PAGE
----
Knowledge, attitude and practices of pregnant women regarding anemia, iron rich diet and iron supplement


  • Nivedita K. Department of Obstetrics & Gynaecology, Sri Manakula Vinayagar Medical College & Hospital,
  • Fatima Shanthini N. Department of Obstetrics & Gynaecology, Sri Manakula Vinayagar Medical College & Hospital,



Anemia, Iron rich diet, Iron supplements, Hemoglobin levels, Pregnant women


Background: Anemia in pregnancy has detrimental effects on maternal and child health and prevalence of anemia during pregnancy is alarmingly high, inspite of the implementation of  the national nutritional anemia prophylaxis programme which provides iron and folic acid which are the essential nutrients lacking in  their diet. The purpose of this study was to assess the knowledge, attitude and practices of pregnant women regarding anemia, Iron rich food and iron supplements and also to assess the impact of these factors and other socio demographic variables on the hemoglobin levels of these vulnerable groups of women.

Methods: This is a cross sectional, descriptive institution based study conducted at Sri Manakula Vinayagar medical college hospital, Puducherry, India. Sample size was calculated using formula for single proportion with 5% marginal error and 95% CI and a non-response rate of 10% and was found to be 316. Data collection was carried out using a predesigned, self-administered questionnaire in local language in the antenatal clinic at the time of routine antenatal checkup, from pregnant women who consented to participate in the study. At the same sitting, 1 ml of blood was collected for hemoglobin estimation, analyzed and the result was recorded and disclosed to the patient. The data was entered in SPSS and analyzed using descriptive and inferential statistics (Chi square test).  A p value of <0.05 was considered to be statistically significant.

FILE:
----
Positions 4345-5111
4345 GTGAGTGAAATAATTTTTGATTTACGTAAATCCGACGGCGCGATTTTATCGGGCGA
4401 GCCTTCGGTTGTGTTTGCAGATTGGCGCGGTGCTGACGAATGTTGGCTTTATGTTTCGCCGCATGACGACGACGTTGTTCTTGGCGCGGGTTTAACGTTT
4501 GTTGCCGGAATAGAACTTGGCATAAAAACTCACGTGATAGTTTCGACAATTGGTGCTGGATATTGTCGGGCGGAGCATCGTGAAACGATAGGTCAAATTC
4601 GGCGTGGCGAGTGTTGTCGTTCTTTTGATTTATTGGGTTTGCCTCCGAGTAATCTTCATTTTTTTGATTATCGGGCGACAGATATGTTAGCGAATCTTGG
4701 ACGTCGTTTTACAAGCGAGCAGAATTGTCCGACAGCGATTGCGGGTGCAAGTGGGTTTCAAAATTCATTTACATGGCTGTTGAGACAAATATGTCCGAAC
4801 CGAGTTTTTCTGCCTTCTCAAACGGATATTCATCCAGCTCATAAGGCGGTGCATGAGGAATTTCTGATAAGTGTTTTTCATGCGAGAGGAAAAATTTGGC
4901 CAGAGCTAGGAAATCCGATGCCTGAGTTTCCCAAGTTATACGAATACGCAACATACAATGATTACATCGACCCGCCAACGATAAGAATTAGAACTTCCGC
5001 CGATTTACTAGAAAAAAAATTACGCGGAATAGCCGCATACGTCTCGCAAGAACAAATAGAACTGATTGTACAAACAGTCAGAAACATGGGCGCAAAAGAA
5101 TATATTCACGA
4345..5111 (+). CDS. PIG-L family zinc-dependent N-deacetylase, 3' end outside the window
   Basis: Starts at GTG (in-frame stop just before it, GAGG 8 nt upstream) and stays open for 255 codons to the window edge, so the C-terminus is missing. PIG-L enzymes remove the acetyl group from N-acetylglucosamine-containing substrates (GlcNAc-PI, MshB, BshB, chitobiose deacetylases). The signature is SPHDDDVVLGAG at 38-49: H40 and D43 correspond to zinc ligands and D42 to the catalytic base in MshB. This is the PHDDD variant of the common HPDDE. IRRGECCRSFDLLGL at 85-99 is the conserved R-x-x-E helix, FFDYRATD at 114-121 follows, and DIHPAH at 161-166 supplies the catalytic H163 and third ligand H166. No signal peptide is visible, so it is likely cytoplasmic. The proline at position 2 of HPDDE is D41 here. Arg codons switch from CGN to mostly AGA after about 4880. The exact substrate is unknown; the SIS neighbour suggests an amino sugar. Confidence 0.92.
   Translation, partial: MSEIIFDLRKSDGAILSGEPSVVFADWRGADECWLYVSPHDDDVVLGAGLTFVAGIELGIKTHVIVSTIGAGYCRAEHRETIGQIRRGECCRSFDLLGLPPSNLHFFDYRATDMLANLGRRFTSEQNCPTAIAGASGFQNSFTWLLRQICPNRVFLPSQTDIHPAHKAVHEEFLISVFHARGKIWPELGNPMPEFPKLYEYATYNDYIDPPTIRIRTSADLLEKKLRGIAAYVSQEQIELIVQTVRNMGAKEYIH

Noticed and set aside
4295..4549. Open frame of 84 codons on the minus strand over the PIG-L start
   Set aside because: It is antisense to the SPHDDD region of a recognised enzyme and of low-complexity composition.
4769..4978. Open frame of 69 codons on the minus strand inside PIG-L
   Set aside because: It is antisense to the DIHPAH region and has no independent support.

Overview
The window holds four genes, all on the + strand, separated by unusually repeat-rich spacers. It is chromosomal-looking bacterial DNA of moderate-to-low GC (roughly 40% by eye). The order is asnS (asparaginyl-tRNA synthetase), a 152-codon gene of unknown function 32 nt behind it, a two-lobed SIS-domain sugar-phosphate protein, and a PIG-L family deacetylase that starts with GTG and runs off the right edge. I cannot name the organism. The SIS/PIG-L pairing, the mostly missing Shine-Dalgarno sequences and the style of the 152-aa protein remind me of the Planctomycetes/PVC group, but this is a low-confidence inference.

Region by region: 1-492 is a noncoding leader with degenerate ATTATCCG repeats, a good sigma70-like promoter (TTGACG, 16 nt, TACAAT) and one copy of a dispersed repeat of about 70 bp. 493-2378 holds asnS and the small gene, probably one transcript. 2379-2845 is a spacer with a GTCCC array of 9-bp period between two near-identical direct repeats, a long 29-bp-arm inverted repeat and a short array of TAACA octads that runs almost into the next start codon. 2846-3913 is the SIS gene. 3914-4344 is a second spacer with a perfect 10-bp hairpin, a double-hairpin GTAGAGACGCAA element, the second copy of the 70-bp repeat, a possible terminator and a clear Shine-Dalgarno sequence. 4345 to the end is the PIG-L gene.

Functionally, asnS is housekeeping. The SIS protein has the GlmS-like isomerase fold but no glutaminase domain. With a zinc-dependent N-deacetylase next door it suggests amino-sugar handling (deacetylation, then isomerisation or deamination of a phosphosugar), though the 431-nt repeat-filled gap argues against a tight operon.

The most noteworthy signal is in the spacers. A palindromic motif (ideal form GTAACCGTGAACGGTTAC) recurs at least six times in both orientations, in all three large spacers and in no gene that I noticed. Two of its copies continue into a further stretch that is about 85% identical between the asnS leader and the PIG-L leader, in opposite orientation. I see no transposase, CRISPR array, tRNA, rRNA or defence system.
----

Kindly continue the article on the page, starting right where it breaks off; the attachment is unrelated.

Results: Assessment of knowledge revealed that only 39.87% of the participants were aware of and understood the term anemia. 53.8% of the participants accepted that pregnant women were more vulnerable to anemia and 66.1% responded correctly that the fetus will be affected by severe anemia. Only 32.6% gave the correct response that pregnant women should take iron supplementation in spite of taking a healthy diet. Only 44.62% of the participants were aware of their hemoglobin level in the current pregnancy. Knowledge about food rich in iron was poor among the participants. At least 1/5th of the participants have not received educational information regarding anemia from     any source. The overall attitude towards antenatal checkup, healthy diet and the benefits of iron supplementation was generally good among the participants 49.36% of the participants were taking only the usual diet during their pregnancy. 74.36% claimed to have taken iron supplementation regularly whereas 9.8% had not taken iron supplementation. On hemoglobin estimation it was found that 62.97% of the participants were anemic taking 11 grams as the cut off for anemia.  The only significant determinants of hemoglobin levels were regular intake of iron supplements   (p value   0.006) and timing of iron consumption (p value 0.0262).

Conclusions: The present study indicated the lack of knowledge regarding anemia, iron rich foods and the importance of iron supplementation during pregnancy. Targeted estimation of hemoglobin levels in adolescent girls and women in reproductive age group, intensive counseling and motivation of pregnant women to consume Iron and folic acid and ensuring adequate supply to them, intensive de-worming, provision of toilet facilities to all households would help in reducing the incidence of anemia in pregnant women.


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